Pneumonia is an inflammation of the lung tissue. This condition is usually caused by infectious agents such as viruses, bacteria, and fungi, but it can also be caused by chemical or mechanical injury to the lung tissue. In previously healthy persons, pneumonia is generally well managed, but there are subpopulations of patients in which pneumonia can cause serious damage and even death. Those are patients with obstructive pulmonary disease, asthma, heart failure, and immobile patients. Of course, severity of pneumonia also depends on the causative factor.
Most commonly, pneumonia begins with cough which can sometimes produce bloody or green secretion. Chest pain associated with pneumonia is caused by irritation and inflammation of pleura (membrane that surrounds the lungs) and it usually has sharp, stabbing character. The pain gets worse during the cough or deep breath. Fever is almost always present, and body temperature is usually higher in bacterial than in viral pneumonia. Other typical symptoms of infective syndrome are also present, including fatigue, low appetite, and headache.
After performing physical examination, your doctor can suspect pneumonia, but the diagnosis needs to be confirmed by chest X-ray. Blood test results will probably show increased white blood cells count, which points to the infection. The results can also suggest whether it is bacterial, viral or fungal infection, but normal results do not exclude pneumonia.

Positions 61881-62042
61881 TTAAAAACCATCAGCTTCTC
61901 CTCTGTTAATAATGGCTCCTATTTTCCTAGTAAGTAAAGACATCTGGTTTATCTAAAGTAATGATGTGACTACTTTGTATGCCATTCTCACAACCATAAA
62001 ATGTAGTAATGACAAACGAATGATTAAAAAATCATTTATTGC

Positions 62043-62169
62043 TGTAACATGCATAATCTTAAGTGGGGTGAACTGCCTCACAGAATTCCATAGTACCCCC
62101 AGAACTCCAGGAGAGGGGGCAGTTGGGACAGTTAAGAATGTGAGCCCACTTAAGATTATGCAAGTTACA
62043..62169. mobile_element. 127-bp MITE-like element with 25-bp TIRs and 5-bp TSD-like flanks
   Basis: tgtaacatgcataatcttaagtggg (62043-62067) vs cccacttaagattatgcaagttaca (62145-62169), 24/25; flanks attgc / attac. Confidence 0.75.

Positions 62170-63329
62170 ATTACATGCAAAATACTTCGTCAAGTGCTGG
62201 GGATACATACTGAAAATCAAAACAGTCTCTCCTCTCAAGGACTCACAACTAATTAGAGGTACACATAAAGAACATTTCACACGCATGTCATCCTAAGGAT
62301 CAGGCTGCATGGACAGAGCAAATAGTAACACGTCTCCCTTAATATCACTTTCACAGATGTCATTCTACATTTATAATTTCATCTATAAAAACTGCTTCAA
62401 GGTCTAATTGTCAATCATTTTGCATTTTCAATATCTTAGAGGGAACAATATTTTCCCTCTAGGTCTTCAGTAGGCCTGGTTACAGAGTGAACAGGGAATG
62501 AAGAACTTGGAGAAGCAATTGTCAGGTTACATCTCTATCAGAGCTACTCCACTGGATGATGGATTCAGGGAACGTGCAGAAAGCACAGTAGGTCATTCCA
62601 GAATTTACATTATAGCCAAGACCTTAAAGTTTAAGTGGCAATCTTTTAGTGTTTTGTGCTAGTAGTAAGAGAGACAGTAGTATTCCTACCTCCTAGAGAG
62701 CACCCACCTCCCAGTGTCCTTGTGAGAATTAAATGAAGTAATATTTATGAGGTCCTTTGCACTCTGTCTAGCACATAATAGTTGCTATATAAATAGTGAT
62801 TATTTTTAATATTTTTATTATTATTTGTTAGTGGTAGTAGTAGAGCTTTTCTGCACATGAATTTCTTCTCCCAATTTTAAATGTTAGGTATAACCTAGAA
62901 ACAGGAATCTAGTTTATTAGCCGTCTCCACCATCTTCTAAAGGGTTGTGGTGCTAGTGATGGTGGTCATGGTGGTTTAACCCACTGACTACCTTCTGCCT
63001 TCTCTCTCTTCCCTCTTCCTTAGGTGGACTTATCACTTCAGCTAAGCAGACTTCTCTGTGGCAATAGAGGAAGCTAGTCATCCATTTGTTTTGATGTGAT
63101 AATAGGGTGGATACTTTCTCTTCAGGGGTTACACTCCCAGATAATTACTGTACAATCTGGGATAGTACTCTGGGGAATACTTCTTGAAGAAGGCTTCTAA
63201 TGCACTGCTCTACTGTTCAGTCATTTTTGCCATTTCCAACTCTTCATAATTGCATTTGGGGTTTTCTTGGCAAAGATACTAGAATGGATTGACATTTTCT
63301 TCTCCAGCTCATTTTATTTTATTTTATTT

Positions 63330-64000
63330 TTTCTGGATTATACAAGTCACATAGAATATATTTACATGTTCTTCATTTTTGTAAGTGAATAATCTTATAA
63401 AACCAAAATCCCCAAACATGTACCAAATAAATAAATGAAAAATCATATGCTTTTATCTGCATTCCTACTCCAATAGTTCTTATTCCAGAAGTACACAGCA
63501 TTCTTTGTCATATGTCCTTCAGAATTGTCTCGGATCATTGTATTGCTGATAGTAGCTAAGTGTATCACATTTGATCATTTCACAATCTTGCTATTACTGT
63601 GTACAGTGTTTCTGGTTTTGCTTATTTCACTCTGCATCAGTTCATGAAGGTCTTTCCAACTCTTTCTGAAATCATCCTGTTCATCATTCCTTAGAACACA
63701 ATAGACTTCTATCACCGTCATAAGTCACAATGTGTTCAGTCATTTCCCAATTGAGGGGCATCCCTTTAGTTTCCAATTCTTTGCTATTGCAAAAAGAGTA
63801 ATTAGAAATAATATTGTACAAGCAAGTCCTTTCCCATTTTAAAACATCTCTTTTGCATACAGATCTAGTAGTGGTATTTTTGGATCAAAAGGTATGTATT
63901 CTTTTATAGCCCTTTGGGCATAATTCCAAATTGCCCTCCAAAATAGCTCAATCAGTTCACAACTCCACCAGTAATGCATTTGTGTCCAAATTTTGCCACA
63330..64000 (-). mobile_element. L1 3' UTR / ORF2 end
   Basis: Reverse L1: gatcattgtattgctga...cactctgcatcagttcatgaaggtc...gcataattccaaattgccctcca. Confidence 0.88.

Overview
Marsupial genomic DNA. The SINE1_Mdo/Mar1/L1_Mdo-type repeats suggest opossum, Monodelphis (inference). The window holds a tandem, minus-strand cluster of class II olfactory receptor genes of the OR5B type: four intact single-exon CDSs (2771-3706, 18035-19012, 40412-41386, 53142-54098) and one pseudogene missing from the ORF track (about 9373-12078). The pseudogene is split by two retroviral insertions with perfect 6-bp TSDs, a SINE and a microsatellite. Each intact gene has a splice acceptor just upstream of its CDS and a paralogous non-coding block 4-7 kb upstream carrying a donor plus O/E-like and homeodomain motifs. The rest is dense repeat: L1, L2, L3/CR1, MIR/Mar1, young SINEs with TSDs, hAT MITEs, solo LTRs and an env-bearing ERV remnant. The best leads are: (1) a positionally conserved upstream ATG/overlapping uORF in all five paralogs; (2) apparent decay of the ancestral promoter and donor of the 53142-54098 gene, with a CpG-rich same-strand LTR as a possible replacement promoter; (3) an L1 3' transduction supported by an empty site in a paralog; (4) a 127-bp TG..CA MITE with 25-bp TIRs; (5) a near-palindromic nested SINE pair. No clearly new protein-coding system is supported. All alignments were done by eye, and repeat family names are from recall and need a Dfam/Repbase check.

Pneumonia is a radiological diagnosis, so chest x-ray confirmation is always needed.
Depending on the cause, pneumonia can be treated in different ways. Viral pneumonia does not require antibiotic treatment per se, but your doctor may decide to prescribe antibiotics in order to avoid bacterial superinfection. Namely, bacteria can use the weakness of the immune system and cause bacterial infection (i.e. superinfection) on top of the existing viral infection. Antiviral medications are used only in severe cases of viral pneumonia.
Bacterial pneumonia is treated with antibiotics. They can be taken orally or parenterally (intramuscular or intravenous injection), depending on the severity of the symptoms.
Supportive therapy is also very important, and it includes rest, drinking lots of fluids, diet, and antipyretics for body temperature control. In some patients, oxygen inhalation is needed because of insufficient respiratory function.
Even though it is generally well treated in healthy persons, pneumonia can lead to severe lung damage and disability. Lung abscess can develop in any patient, but it is more common in persons suffering from chronic lung diseases or alcoholics. In this case, a collection of puss is formed in the lungs, thus prolonging the pneumonia symptoms and making recovery harder. Pleural effusion represents the fluid between the two sheets of pleura which can produce prolonged chest pain related to pneumonia. In cases of recurrent or prolonged symptoms, always contact your doctor for detailed examination.
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